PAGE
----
“I would like to stress the important need to turn this evil into an opportunity for purification,” Pope Francis said, thanking priests and faithful Catholics who have silently and faithfully lived out their vows of celibacy.

“The best results and the most effective resolution that we can offer to the victims, to the people of Holy Mother Church and to the entire world, are the commitment to personal and collective conversion, the humility of learning, listening, assisting and protecting the most vulnerable,” he said.

“In people’s justified anger, the Church sees the reflection of the wrath of God, betrayed and insulted by these deceitful consecrated persons. The echo of the silent cry of the little ones who, instead of finding in them fathers and spiritual guides, encountered tormentors, will shake hearts dulled by hypocrisy and by power. It is our duty to pay close heed to this silent, choked cry,” Pope Francis said.

The pope made “a heartfelt appeal for an all-out battle against the abuse of minors both sexually and in other areas, on the part of all authorities and individuals, for we are dealing with abominable crimes that must be erased from the face of the earth.”

Later in his Angelus address, Pope Francis reflected on the Gospel’s emphasis on mercy and loving one’s enemy. He stressed that “if our hearts are open to mercy … we proclaim before the world that it is possible to overcome evil with good.”

Featured photo by Franco Origlia | Getty Images

COMING UP: Sin, suicide and the perfect mercy of God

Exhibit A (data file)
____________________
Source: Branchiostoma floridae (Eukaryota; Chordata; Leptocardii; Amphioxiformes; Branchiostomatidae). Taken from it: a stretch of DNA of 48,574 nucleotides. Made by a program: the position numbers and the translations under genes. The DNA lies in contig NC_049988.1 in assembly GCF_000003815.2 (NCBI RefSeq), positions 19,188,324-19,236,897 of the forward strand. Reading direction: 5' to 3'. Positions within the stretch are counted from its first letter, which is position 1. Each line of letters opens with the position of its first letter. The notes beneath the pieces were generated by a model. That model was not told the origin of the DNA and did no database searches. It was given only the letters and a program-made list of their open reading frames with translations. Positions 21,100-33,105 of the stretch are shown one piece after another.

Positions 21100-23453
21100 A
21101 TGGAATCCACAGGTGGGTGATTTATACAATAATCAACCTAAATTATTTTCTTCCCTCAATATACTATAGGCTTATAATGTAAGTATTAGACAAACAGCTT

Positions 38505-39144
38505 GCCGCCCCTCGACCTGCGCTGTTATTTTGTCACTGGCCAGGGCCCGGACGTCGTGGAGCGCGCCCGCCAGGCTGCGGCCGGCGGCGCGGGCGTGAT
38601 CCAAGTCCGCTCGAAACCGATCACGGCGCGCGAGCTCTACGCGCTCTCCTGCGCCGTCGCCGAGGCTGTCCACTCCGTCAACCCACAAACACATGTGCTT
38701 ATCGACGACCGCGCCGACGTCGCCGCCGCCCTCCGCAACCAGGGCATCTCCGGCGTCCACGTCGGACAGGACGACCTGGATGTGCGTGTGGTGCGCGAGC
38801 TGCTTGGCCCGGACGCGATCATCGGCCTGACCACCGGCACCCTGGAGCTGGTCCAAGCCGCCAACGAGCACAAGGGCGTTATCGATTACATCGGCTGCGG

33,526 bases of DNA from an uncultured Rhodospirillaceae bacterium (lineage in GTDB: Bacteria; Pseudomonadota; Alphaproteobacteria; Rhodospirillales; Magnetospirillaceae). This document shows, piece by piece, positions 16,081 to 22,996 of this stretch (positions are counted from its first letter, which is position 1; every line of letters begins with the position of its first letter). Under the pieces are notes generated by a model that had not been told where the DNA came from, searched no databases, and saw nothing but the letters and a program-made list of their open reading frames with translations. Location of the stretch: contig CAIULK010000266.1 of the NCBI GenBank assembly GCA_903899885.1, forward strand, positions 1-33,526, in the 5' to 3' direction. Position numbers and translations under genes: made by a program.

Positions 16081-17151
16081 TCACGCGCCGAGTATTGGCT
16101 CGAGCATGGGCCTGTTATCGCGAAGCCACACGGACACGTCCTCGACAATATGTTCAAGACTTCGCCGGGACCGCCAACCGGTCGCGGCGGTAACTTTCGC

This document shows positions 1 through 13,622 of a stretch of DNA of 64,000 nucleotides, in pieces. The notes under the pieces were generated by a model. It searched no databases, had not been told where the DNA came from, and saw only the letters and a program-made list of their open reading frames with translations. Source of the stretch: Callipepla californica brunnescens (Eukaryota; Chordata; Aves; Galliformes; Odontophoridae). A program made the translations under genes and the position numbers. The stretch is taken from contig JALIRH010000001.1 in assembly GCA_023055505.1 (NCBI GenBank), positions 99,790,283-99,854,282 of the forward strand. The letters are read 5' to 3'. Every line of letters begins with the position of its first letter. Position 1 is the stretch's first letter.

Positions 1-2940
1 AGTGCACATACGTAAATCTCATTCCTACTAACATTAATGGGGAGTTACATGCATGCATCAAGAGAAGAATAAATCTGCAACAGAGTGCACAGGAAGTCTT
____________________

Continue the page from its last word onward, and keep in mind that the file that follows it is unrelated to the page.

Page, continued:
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I love my hair stylist. 

She’s a devoted Christian. So, when I see her, we tend to have much deeper discussions than the usual gossipy hair stylist sessions. And, because it’s a small shop, the discussions often branch out to the other people within earshot, waiting for their appointments or waiting for their color to process. Because she tends to attract a smart and faithful clientele, the discussion is always interesting. 

Yesterday, at my bimonthly appointment, we somehow got onto the topic of suicide — specifically, the insidious way that it spreads among teenagers. One suicide often leads to another, which leads to another. I made the comment “It is demonic.” 

At that point, a woman in the waiting area chimed in. “I disagree. I’m Catholic. It used to be a mortal sin, but they changed it. It’s not any more. It’s mental illness.” 

If a nice Catholic lady at my hair salon could be confused about this, I figured perhaps some of you out there may be as well. Which made me think perhaps it’s time for a little review on the nature of sin — both in general, and specifically as it applies to suicide. 

First, sin in general. The fundamental point here is that the Catholic Church has no power to decide what is a sin and what isn’t. It’s not like there’s a committee that meets periodically to review the list of sins, and decide if any need to be promoted from venial to mortal, or demoted from mortal to venial, or dropped from the list entirely. 

Sins are sins because they are outside of God’s will. And they are outside of God’s will because they have the potential to do tremendous damage to people created in His image and likeness, whom He loves. We know they are sins because it was revealed to us in Scripture, or it has been handed down from the time of Christ in sacred tradition. Sometimes the Church must apply these timeless, God-given principles to new situations, to determine the morality of technologies undreamt of in ancient times. 

The Church has the authority to do that because she received it from Christ, her bridegroom. And once she does declare on a subject, we believe it is done through the inspiration of the Holy Spirit, who is the same yesterday, today and tomorrow. So the Church isn’t going to change her mind. Something can’t be a sin, and then suddenly NOT be a sin.